Suzanne Clark: A healthy business community impacts families’ and individuals’ health in a good way. They all relate to each other. The same thing is true with jail time and prison time and recidivism rates and employment numbers drastically reduce recidivism. People get a job. That's what works.
While we're on the private sector, whenever we talk about a pandemic, when the country has a conversation about the pandemic response, it's quick to go to what the government is doing. But the private sector is also playing a pretty big role in getting us through this pandemic and getting America healthy again. Can you talk for a second about that?
Dr. Adams: One of the things that has been interesting, and I think needs to be one of the lessons learned from this pandemic, is that by design, by intention, by the request of many of you all on this call, the government has decreased regulations and put a lot of our capacity towards innovation. I believe personally that things are best handled at the local level and things become very difficult when you try to manage a local response from Washington, D.C. So one of the lessons learned is that we need to do a better job of empowering and enabling and being able to quickly unleash local innovation and local capacity.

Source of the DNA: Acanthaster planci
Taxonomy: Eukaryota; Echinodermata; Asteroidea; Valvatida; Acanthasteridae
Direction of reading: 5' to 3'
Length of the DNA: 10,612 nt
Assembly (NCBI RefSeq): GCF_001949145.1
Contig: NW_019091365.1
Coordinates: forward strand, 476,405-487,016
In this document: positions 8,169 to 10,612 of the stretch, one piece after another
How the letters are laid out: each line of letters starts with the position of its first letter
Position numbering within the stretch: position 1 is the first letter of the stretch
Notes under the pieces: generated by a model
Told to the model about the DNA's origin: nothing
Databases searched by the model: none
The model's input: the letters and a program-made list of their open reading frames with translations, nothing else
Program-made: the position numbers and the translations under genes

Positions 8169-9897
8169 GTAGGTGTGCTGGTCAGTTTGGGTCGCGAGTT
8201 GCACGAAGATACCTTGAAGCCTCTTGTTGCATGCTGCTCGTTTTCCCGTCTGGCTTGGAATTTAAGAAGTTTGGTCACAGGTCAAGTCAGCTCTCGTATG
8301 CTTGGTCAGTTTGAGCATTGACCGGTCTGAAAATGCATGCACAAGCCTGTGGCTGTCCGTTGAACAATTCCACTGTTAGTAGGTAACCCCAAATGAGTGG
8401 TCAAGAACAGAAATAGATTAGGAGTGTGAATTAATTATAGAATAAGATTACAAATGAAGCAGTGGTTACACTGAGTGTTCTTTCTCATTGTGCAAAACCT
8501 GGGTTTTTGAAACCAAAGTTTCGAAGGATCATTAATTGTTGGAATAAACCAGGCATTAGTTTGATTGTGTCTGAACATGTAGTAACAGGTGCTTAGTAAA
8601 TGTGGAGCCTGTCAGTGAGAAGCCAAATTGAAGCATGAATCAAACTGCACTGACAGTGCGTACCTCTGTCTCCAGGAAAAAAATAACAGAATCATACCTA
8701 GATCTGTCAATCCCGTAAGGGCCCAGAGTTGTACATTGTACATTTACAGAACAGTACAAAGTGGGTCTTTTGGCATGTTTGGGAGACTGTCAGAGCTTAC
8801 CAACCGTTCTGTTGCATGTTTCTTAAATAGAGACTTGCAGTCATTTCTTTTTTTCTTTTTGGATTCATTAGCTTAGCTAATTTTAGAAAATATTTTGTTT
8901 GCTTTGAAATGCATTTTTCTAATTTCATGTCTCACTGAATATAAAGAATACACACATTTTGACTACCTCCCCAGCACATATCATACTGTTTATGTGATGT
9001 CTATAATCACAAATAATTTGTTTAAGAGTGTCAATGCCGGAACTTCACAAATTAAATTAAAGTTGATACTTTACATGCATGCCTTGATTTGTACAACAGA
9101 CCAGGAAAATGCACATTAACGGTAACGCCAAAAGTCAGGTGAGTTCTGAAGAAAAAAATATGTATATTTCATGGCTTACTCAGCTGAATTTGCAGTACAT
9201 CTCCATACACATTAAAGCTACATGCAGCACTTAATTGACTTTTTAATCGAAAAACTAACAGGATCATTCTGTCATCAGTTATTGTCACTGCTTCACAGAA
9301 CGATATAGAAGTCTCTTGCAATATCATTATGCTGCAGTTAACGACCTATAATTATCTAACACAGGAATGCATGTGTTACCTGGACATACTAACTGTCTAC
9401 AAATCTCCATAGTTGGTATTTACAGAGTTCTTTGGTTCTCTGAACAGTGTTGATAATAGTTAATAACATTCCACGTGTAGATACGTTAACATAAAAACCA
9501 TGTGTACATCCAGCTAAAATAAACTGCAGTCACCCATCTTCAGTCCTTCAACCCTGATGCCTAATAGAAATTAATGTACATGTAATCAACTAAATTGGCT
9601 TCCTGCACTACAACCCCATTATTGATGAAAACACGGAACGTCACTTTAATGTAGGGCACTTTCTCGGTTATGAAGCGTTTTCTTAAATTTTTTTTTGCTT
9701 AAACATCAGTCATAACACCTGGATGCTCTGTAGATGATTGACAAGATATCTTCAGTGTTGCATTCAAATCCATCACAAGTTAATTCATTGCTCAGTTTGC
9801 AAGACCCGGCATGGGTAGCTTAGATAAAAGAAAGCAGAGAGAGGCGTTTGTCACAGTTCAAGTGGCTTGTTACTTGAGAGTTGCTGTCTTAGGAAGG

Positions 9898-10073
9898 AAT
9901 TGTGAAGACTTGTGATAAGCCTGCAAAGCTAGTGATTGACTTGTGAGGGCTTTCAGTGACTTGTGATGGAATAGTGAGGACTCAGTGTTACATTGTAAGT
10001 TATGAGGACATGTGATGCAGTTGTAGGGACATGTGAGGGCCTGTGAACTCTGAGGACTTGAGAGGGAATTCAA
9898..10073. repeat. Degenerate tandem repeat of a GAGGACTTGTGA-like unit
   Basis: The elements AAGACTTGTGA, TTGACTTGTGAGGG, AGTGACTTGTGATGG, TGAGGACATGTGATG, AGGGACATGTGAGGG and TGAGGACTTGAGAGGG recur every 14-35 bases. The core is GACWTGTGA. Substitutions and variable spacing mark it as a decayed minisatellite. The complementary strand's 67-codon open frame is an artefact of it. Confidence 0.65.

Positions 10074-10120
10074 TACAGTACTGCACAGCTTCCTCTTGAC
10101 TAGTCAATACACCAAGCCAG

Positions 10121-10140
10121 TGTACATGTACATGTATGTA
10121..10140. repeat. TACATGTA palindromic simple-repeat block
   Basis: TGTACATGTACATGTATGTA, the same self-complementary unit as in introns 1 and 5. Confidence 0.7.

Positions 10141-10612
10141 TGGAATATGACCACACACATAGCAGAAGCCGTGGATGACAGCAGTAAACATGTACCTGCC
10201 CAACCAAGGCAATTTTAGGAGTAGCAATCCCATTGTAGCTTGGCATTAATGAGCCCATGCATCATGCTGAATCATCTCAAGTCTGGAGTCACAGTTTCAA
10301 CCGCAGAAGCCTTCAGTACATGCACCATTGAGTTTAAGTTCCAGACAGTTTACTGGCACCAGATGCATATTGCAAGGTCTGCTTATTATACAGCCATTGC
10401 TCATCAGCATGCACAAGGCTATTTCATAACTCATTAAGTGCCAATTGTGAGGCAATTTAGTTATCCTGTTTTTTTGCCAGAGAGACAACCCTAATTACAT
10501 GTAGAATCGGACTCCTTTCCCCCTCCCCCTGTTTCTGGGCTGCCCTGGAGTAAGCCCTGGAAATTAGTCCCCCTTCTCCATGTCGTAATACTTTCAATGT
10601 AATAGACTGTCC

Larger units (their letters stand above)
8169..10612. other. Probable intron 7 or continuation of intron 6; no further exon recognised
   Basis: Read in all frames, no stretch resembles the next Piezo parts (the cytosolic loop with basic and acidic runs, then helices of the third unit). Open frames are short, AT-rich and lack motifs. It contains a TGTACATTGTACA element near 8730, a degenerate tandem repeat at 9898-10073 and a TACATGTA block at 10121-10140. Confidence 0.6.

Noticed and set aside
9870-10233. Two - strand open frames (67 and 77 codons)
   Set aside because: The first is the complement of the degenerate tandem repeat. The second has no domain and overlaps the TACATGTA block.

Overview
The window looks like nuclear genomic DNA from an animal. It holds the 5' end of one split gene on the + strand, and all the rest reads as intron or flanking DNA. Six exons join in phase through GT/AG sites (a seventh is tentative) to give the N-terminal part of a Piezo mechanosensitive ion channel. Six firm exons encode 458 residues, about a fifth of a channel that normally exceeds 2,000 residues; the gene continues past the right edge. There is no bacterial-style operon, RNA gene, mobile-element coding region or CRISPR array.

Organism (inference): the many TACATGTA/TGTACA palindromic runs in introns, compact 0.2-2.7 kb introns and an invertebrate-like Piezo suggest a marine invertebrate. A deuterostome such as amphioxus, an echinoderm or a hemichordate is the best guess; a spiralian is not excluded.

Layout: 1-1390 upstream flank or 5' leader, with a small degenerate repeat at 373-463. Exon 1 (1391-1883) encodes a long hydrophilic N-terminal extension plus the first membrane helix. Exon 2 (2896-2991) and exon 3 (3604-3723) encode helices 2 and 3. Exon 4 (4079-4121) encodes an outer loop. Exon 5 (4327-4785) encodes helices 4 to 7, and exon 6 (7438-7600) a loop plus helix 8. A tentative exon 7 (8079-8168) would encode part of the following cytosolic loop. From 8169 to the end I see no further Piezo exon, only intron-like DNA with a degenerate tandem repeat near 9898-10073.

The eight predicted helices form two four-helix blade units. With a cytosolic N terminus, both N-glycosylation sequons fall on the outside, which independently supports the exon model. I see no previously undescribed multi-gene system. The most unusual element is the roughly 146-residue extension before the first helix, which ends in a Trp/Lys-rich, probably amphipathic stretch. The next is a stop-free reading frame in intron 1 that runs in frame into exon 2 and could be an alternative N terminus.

Emily Yu, De Beaumont Foundation: My question today is, given the opportunity we have and some would even say the necessity to really reframe how we think about public health moving forward, how can businesses help rethink public private partnerships moving forward for better community health for all?
Dr. Adams: I'm a big a big proponent of these partnerships. My motto is “better health through better partnerships,” because I believe health is local and that that things work best when we leverage innovation, the passion of the local community, and our private partners.